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But fond as the Minstrel is of auld sangis, and ballads, and lilts, and rants of
every description, he is, in an especial manner, partial to the legends of his native
land, which are dear to every Scotish heart. In this Volume, the Reader will per-
ceive, that he has been again gleaning from the same mountain-wilds, and musing
" at the grey-stone of the martyr :"
" Sequestered haunts ! so still, so fair,
That holy faith might worship there —
The shaggy gerse and brown heath wave
O'er many a nameless warrior's grave."
Yet, though the lyre of the Minstrel has often " thrilled the deepest notes of
woe," when singing of a broken covenant, and the cruel persecution of his fathers,
not less ardent has been his admiration of the firm and devoted conduct of the sup-
porters of hereditary right, or his sympathy with loyalty in misfortune and exile.
If, at times, he has been led astray by his feelings, whilst listening to the heart-
stirring pibroch, and catching the wild notes of the Gathering, he can only reply,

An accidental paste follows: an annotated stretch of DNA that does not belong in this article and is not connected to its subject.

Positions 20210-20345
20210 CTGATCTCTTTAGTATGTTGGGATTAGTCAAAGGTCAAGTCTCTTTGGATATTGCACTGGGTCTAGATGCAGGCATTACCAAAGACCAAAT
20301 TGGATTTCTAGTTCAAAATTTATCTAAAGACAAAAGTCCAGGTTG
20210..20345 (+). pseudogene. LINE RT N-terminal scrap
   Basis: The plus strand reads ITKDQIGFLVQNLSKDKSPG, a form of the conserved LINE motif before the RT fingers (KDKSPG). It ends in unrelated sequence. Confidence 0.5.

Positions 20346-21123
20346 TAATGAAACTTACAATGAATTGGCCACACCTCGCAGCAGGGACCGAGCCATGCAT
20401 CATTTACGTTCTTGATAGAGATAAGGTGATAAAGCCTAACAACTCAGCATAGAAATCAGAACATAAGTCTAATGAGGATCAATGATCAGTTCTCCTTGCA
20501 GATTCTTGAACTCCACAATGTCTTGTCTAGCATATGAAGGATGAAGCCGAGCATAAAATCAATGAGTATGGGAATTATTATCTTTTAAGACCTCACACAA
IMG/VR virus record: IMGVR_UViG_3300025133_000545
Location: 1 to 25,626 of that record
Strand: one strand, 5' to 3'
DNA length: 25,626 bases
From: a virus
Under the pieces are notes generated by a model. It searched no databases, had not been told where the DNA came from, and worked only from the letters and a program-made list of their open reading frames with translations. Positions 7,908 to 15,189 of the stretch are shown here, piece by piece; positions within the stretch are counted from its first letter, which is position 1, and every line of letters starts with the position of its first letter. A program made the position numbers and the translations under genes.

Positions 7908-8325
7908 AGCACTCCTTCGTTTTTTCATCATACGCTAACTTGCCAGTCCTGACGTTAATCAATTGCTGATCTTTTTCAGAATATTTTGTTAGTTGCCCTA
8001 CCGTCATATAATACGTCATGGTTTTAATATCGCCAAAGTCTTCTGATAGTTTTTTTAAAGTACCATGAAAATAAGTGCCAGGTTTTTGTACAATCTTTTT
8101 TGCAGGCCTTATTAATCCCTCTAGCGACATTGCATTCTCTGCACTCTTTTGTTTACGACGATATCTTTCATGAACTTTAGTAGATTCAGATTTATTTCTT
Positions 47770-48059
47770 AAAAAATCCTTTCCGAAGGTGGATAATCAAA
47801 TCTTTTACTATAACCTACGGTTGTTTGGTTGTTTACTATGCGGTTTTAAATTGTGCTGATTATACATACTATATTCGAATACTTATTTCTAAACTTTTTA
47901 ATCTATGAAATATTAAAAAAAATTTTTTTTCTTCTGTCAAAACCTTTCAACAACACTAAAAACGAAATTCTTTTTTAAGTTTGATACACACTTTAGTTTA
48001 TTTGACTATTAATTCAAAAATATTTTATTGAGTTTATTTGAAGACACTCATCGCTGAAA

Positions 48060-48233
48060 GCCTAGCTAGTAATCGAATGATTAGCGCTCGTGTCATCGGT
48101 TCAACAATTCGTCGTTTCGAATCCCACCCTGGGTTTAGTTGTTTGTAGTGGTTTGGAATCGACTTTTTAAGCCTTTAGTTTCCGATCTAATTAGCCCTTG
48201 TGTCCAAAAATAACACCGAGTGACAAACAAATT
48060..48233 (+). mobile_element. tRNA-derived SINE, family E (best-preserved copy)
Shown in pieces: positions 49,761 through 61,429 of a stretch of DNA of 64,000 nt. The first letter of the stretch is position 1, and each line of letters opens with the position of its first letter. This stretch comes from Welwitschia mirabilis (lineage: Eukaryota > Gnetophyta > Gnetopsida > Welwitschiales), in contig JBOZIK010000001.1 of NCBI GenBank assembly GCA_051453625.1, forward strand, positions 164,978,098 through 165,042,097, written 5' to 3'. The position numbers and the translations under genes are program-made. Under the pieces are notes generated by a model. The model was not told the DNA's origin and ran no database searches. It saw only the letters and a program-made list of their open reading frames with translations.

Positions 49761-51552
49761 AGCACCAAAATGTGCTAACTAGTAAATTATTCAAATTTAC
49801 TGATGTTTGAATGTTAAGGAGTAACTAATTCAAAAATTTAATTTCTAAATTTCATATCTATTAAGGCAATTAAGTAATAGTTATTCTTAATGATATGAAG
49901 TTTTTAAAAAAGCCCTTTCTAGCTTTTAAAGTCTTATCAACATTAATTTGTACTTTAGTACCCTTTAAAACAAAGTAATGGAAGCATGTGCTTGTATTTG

in the words of the " Shepherd of the Forest,"
" Somehow my heart, with its covenant-tie,
Was knit to the Hielands, I cou'dna tell why."
Of these very interesting remains the Minstrel has been fortunate in being able
to preserve many which otherwise might have been suffered to perish. He has been
equally assiduous in searching after fragments which relate to either the one party
or the other, — whether they be such as concern those who, in the times of the
fiery persecution, displayed as much resignation under suffering as boldness in the
hour of danger, or of those who, nearer our own days, actuated by feelings which
no generous heart will condemn, evinced the like heroic firmness and resolution,
although called forth in a cause less fortunate and less holy, but over which in-
tegrity of principle, unshaken loyalty, and attachment to a hopeless cause in the
midst of adversity, have contributed to shed so much lustre.
In concluding their labours, the Editors feel it as a duty binding on them, in a
public manner to express the obligations they are under to the various contribu-
tors who have taken an interest in the publication. To many of them they are
prevented from acknowledging the favours they have conferred, in consequence of
their being ignorant of the quarters from whence they came, whilst others of their
friends have thought fit to impose on them injunctions to silence. In such cases
they can merely express, in general terms, how much they are indebted to their
kindness ; and if, in any instance, they have not availed themselves of such con-

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